In the spring of 1982, John Wimber and several other pastors led their churches into relationship with the Vineyard, as their vision of a church that believed in intimacy, worship, and the power of the Holy Spirit coincided with that of Kenn's original Vineyard. It was obvious that God had called John to pastor the pastors and to train and encourage men and women to pursue what God had given them. Consequently, Kenn handed over leadership of this emerging association of churches to John in 1982.
About the same time, the Holy Spirit gave John Wimber a vision of 10,000 churches across America who would want to be part of this new movement. Some of them would be raised up through church planting, others wold be adopted into the movement, and still others would simply be close friends and work side-by-side with the Vineyard. Today there are approximately five-hundred and fifty Vineyards in the United States, seven hundred others in different countries around the globe, and several thousand churches of all denominations that are in close relationship with the Vineyard movement.
In 1987, the various Vineyards formed a formal church association called the Associate of Vineyard Churches. The churches are self-governing, but overseen and encouraged on a volunteer basis by full-time pastors who serve as Regional and Area Pastoral Coordinators. Since 2000, Bert Wagonner has assumed the responsibilities as the National Director of the AVC.
Our Adoption, In 1981, Happy and Dianne began to sense that the needed a freshness in their approach to the ministry. Their unending commitment to John 14:12 kept them continually on the lookout for others who might have that same vision. In early 1982, they prayed that God would lead them to the right people, the right experiences, or the right information so that they might clarify what they were to do as a church.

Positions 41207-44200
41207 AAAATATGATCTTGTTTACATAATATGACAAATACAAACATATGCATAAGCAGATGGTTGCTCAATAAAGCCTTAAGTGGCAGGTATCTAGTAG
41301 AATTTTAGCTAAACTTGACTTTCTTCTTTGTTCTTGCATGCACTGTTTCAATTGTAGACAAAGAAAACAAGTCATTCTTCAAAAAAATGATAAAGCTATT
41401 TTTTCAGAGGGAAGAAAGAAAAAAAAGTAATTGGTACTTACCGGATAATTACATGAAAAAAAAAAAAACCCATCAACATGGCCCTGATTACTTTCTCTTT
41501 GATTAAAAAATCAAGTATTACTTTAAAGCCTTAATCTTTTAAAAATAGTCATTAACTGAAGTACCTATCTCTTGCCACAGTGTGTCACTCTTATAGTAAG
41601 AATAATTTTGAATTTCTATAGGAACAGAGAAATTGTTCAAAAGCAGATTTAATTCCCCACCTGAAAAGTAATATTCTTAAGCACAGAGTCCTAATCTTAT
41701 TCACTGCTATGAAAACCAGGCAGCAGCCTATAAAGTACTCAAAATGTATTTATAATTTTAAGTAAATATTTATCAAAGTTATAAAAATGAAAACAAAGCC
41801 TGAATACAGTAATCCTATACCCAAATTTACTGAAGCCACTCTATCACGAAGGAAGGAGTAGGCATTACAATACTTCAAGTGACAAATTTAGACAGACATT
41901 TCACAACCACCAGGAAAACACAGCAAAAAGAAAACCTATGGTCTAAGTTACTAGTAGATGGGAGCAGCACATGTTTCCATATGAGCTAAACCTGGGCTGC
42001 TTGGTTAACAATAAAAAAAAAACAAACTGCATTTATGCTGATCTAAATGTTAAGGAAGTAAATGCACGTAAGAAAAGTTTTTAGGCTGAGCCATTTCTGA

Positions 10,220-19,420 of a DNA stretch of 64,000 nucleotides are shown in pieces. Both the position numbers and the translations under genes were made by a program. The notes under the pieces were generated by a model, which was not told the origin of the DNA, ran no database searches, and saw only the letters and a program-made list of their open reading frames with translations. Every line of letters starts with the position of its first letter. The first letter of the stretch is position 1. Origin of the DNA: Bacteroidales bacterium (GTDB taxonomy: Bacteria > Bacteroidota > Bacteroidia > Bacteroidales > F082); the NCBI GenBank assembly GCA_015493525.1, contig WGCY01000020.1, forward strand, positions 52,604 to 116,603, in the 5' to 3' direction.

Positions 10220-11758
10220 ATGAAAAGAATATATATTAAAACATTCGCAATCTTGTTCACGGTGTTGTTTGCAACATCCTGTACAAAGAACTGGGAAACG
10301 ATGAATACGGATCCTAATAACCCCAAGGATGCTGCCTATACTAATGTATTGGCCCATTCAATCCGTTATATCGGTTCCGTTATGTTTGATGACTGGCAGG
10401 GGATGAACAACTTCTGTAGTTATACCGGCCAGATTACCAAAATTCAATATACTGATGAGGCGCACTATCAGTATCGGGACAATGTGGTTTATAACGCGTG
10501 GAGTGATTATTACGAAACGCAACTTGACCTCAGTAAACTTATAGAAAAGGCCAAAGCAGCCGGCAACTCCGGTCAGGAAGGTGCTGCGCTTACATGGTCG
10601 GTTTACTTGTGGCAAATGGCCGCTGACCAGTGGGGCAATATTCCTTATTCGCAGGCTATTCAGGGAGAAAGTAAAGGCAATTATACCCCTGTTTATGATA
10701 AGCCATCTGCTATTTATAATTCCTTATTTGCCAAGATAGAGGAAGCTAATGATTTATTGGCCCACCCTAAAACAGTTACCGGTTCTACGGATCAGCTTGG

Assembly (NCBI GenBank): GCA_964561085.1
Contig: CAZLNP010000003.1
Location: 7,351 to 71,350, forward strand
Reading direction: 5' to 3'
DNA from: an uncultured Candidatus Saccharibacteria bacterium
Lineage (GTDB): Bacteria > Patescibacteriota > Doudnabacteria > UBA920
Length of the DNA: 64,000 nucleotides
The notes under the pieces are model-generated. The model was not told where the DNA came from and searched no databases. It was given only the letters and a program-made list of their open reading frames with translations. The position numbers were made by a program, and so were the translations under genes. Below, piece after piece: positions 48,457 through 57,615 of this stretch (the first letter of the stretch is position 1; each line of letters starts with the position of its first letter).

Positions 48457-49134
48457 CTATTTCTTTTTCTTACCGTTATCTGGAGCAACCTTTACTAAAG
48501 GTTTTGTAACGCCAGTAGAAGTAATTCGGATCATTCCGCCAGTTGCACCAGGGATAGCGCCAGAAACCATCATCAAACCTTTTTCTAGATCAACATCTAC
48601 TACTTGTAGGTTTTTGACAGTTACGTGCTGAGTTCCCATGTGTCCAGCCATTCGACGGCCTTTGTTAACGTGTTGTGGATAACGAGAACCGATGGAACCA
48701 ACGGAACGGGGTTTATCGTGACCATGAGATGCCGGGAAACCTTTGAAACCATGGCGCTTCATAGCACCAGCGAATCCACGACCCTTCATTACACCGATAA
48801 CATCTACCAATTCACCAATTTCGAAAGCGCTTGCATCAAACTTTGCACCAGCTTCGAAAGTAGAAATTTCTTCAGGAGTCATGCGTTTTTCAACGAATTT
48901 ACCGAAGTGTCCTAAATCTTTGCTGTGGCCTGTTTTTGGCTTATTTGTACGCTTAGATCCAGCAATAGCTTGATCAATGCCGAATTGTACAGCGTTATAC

In late 1982, a Christian Life magazine arrived at their home which described the ministry of John Wimber and his new course at Fuller Seminary entitle "Signs, Wonders, and Church Growth." Happy and Dianne immediately realized that they had found something that was fresh, unique, and could quite possibly be the answer to their prayers.
In the fall of 1983, Happy and Dianne attended their first Vineyard Pastors' Conference. The conference revolutionized their lives in two ways. First, they saw the necessity to plan their ministry. Second, they were impacted by every member of the church being released to minister to one another by the Holy Spirit. While they had always given a prominent place to the Holy Spirit in their church life, the Vineyard model was unique and different. (Over the years, we've worked diligently to release this type of ministry among those who call the Vineyard home.)
In the spring of 1984, the Holy Spirit spoke to Happy and said that Good News Center was to be a Vineyard. From that point on, Happy and Dianne carefully took one step at a time, leading the church to a willingness to become adopted by a larger association of churches and lose their independent identity.
By late 1985, it had become quite clear that the people were fully embracing Vineyard values and direction. In early 1986, Happy taught a series of sermons on Sunday morning entitled Our Place in The Kingdom. This culminated in our formal adoption into the Association of Vineyard Churches and a subsequent name change to Vineyard Christian Fellowship on March 2, 1986.
Since our adoption into the Vineyard, we have continued to experience God's favor in a variety of ways. But please remember that we are a people in constant change as we try to find and follow God's will for us.